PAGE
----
As part of our series of articles with Sumo Digital, audio designer Ross Tregenza chats to us about the role of sound at Sumo and the All Your Bass festival
Ross Tregenza, audio designer, Sumo Digital
In your own words, what is the All Your Bass festival and how did it come about?
All Your Bass is a celebration of music in video games, put together by the National Videogame Arcade (NVA). There’s a fantastic line-up of talks, sessions and workshops with composers from all eras of video game music. Nottingham has always been a hub for video game development, with a number of dev companies based here as well as other great outlets past and present for the industry and history of videos games including Confetti, the National Videogame Arcade and Gamecity.
How important is it to host events that focus on video games music?
Video Game Music has always had passionate followers, and as the popularity of games has grown, so has the number of people who love the music. It’s great to finally give those music lovers a chance to meet the composers, attend talks and workshops and meet other like-minded game music fans.
In what other ways can the industry highlight the importance of video game music and audio design?
I think it’s important and beneficial for studios to be transparent and inclusive in regards to development, and music is an area where that’s particularly true. People love to learn about game development, so providing online videos, tutorials or live talks about the music systems and content is definitely the way forward. Plus, composers love the music they write, so a chance to discuss the music they’re so proud of is a win win!
What are your hopes for All Your Bass? Where do you see it going in the years to come?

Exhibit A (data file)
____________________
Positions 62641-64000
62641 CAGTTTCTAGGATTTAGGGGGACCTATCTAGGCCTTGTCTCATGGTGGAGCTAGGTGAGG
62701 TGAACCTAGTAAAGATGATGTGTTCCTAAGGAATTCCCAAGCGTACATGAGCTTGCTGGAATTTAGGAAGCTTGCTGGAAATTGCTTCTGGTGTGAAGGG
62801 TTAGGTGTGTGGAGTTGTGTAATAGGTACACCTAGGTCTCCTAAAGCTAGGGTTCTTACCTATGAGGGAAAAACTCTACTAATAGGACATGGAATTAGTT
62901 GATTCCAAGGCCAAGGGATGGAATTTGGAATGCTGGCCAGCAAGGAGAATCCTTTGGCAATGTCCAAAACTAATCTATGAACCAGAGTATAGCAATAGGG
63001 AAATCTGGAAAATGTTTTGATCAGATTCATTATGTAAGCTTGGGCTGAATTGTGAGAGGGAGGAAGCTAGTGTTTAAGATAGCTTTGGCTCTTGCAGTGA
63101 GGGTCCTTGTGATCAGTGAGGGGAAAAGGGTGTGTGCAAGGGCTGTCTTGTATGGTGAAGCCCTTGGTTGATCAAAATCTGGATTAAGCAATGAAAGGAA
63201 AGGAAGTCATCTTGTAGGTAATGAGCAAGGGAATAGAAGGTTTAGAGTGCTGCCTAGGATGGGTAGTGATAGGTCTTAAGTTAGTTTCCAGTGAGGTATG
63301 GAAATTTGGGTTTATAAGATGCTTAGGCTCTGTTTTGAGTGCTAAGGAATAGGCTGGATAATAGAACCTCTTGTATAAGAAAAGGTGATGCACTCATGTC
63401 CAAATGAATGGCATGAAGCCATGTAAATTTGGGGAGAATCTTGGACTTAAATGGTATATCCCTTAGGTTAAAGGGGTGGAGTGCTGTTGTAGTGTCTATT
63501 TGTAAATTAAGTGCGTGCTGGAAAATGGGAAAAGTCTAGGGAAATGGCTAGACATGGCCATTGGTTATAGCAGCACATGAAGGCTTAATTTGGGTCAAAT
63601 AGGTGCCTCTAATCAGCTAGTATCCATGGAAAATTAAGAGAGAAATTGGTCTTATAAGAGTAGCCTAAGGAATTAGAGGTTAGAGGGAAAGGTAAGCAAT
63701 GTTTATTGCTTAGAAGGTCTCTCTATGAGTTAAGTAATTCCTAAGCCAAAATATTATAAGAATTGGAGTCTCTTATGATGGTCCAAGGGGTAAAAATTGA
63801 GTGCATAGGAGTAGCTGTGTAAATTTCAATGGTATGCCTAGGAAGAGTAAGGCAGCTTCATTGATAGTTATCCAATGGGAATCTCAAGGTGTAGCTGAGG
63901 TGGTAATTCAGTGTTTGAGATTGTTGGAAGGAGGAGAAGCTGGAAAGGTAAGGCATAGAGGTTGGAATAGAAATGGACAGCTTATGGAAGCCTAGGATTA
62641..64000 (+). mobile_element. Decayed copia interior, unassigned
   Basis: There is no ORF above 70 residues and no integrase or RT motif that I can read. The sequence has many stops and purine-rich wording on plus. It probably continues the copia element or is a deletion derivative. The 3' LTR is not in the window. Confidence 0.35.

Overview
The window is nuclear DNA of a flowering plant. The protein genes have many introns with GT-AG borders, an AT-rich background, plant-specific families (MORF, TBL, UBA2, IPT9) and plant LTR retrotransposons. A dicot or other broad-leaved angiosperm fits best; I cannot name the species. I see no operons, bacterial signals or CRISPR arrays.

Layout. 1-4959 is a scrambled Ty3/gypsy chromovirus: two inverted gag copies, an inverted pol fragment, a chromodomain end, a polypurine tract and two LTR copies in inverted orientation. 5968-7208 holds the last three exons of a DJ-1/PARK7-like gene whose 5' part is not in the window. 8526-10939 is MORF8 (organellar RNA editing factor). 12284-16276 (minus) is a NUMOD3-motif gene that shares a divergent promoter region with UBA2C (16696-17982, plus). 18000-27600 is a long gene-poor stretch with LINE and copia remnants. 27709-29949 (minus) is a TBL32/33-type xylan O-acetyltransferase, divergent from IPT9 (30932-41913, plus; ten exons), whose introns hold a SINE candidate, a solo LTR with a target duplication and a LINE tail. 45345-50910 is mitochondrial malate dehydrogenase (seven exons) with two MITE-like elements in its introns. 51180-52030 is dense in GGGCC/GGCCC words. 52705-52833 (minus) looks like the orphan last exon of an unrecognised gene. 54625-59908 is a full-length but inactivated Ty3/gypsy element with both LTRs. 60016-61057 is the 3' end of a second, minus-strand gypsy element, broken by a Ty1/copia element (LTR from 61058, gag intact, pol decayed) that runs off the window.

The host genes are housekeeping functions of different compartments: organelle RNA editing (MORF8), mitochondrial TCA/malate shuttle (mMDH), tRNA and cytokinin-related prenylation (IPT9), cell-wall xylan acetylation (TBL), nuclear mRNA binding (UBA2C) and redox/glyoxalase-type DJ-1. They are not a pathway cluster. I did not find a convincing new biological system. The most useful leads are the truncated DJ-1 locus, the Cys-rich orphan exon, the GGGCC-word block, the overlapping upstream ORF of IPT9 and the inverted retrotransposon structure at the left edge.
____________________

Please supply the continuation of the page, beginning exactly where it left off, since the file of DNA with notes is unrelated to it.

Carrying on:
Onwards and upwards! I really hope to see this becoming a yearly event and growing in scope. More interactive classes to inspire people to get into games composition and dynamic music design, and even more talks and workshops from composers around the world.
What current music and audio related roles are you hiring for?
We’re currently looking for another audio designer to join our audio team in Nottingham, although this is more of a sound design role as opposed to music based. We have a great audio team at Sumo, with a huge range of different skill sets so it’s exciting to add to that.
What are your feelings about the current skills market when it comes to music composing and sound design?
It’s an amazing time. I’m regularly blown away by the quality bar of the candidates applying for roles. I think it can be put down to the availability of sound design and video game music composition courses (that really didn’t exist when I joined the industry!) and the availability of high quality tools for people to work with. It’s so exciting to see the sound design and game music composition world going from strength to strength.